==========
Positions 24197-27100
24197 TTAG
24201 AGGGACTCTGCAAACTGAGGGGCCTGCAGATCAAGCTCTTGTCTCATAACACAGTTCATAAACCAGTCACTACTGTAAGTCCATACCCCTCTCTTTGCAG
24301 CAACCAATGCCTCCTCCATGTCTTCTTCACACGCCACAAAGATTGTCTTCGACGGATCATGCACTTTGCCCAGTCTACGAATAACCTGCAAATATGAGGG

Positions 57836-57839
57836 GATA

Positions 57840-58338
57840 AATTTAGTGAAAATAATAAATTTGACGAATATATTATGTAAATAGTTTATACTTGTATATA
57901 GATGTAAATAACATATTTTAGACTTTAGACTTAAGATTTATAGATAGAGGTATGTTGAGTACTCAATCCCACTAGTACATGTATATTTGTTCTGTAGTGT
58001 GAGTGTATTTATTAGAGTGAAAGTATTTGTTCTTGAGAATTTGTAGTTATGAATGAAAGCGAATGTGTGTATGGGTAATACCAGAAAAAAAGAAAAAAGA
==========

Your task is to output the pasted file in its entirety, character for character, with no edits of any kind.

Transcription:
Positions 24197-27100
24197 TTAG
24201 AGGGACTCTGCAAACTGAGGGGCCTGCAGATCAAGCTCTTGTCTCATAACACAGTTCATAAACCAGTCACTACTGTAAGTCCATACCCCTCTCTTTGCAG
24301 CAACCAATGCCTCCTCCATGTCTTCTTCACACGCCACAAAGATTGTCTTCGACGGATCATGCACTTTGCCCAGTCTACGAATAACCTGCAAATATGAGGG

Positions 57836-57839
57836 GATA

Positions 57840-58338
57840 AATTTAGTGAAAATAATAAATTTGACGAATATATTATGTAAATAGTTTATACTTGTATATA
57901 GATGTAAATAACATATTTTAGACTTTAGACTTAAGATTTATAGATAGAGGTATGTTGAGTACTCAATCCCACTAGTACATGTATATTTGTTCTGTAGTGT
58001 GAGTGTATTTATTAGAGTGAAAGTATTTGTTCTTGAGAATTTGTAGTTATGAATGAAAGCGAATGTGTGTATGGGTAATACCAGAAAAAAAGAAAAAAGA